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Article 16


Re: The Selection of TE Tony Gonzalez in Round One of the FF Today Mock Draft

 

by Steve Stegeman (June 6, 2001)
Mock Drafter, FFToday.com

 

This work was originally posted on the FF Today Message Board.

 

     First, a preface, not an excuse - I want to preface that: 1) In my 13 years of fantasy football experience, I have only twice played in leagues that required the fielding of a tight end; 2) I knew none of the tendencies of my foes as this draft was my debut at the FFToday message boards; 3) I had no and still have very little clue as to what "Value Based Draft," to which everyone was proclaiming I was a strict adherent, is. At this point, try to understand that I am trying to be candid and not arrogant.  Using an analogy from "Good Will Hunting," I just look at "the piano" and know how to play it. For me, it is not a wooden box with white and black keys and foot pedals that needs to be "figured" out, if you follow where I am going here!  

     I also want to add that I thought one of the observations herein critiquing my selections after the fourth round was particularly interesting as I actually thought that the strongest part of my draft, for the most part, came after the fourth round with the exception of my tenth round pick of Travis Prentice, but we will come back to this.

     Now, on to the meat... This is actually going to be a mental "free-fall," so pardon my digressions and circumlocutions.

     There are actually two reasons for my taking Gonzalez, a strategic one and a statistical one, but there is really no symetry between the two, i.e., they are arguments on different levels.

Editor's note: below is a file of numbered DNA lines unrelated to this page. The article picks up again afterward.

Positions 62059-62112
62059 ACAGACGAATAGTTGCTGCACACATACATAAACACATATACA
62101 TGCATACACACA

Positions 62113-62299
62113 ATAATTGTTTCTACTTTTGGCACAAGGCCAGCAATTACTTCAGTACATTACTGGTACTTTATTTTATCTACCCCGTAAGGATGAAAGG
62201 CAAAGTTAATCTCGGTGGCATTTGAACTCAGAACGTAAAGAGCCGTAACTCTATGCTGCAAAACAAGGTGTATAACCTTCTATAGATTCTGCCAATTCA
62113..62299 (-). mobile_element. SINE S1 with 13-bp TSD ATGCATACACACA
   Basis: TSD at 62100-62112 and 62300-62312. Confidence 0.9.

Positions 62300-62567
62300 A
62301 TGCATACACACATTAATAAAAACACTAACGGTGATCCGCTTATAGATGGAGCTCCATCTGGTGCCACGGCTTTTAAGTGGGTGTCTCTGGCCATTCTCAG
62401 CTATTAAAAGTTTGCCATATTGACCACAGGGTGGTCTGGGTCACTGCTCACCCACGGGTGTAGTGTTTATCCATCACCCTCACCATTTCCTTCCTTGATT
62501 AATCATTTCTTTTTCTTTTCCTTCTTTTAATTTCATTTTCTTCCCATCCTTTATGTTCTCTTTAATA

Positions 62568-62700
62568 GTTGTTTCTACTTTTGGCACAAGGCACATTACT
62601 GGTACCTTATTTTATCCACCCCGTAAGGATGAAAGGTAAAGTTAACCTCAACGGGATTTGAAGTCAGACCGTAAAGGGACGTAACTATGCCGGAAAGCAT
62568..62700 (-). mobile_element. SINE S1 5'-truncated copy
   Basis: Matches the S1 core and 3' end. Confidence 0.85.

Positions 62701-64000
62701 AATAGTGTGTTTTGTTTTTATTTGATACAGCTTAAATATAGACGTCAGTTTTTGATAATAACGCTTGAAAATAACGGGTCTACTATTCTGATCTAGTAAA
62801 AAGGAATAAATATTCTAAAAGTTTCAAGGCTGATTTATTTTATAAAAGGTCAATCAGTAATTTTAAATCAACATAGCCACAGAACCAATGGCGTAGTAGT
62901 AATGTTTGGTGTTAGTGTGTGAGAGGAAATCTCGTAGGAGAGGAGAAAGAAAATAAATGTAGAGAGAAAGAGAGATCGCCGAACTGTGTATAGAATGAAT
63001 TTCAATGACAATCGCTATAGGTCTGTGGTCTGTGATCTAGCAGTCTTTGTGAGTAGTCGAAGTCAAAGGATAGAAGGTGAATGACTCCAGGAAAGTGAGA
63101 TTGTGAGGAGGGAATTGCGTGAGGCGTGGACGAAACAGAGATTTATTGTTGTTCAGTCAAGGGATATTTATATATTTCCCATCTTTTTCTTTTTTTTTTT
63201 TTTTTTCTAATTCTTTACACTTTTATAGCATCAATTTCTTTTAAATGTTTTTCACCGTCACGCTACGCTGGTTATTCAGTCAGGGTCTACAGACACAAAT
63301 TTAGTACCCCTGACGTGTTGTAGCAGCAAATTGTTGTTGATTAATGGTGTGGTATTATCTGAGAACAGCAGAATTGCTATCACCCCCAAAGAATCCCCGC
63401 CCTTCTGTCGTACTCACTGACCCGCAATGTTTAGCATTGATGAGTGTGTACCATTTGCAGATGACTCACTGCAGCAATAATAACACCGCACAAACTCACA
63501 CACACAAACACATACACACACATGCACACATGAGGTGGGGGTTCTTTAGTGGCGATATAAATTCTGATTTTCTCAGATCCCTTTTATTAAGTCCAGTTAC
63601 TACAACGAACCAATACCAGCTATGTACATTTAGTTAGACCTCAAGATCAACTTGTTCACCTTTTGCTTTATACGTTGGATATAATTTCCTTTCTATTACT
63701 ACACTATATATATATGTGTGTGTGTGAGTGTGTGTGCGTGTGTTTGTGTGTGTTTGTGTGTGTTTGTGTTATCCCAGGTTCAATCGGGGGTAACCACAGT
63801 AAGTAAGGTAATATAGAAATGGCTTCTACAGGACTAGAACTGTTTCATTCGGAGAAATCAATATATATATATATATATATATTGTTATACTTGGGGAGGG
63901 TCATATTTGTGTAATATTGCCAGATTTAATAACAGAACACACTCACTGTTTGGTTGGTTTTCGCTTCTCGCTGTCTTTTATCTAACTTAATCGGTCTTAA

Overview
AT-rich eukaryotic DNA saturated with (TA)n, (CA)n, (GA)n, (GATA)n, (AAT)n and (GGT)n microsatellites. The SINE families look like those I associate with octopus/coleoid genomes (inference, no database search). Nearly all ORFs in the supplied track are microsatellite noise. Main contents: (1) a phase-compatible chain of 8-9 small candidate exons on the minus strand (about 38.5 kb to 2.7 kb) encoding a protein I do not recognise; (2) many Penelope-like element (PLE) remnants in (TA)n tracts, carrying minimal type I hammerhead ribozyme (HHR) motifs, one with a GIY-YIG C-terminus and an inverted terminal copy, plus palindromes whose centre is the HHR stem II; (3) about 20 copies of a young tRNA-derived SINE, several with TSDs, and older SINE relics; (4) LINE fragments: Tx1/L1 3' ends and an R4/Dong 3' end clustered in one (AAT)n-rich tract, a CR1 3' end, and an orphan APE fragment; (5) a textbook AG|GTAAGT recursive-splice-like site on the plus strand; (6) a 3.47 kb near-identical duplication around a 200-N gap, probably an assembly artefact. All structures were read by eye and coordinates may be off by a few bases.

...There I was with the tenth pick of the first round. The best running backs available, before, in my opinion, a fall to the next tier, were, in order, Stephen Davis, Curtis Martin, Ahman Green and, maybe, Ricky Williams. Remember, now, the Associated Press report on Levens had not come out yet. If it had, I might have taken Davis. MIGHT have!   Or, I might have taken Gonzalez, like I did, and then Williams. At any rate, there were four backs, and there were four picks between 1.10 and 2.03. I really was hoping to land Martin, to be honest, and I almost did. If Captain Lou went running back then receiver, I would have. Now, I knew I wanted Gonzalez.  Unfortunately, I also knew that the 1.10/2.03 hole was NOT the NATURAL area in which for him to be selected (If there is anything to learn from this rationalization, I suppose that was it.).  I ALSO knew that he was most likely not going to make it around to my 3.10 pick. Thus, I was somewhat a victim of my circumstances. A trade was actually in order, but this was a mock draft, and I was the new guy... Now, not knowing my competition, all I knew was that if one of the two guys behind me valued Gonzalez the way I do, which is a reasonable assumption on which to act, they had two picks before my next one and probably would also be under the assumption that he would not make it back around. So, I rolled the dice and lost to a degree. I ended up getting the third of the four running backs listed above and Gonzalez.  Now, after the fact, it appears, according to Captain Lou, Meglamaniac and the "20-20 Hindsight Crew" that I could have had Davis and (then) Gonzalez. But, it is not unreasonable to think that I could have ended up with Davis and... Green or Williams, a weaker version of what Captain Lou actually ended up with (Davis and Martin), and no Tony G. Anyway, that was my thinking, strategically. All things considered, I think it came out decently!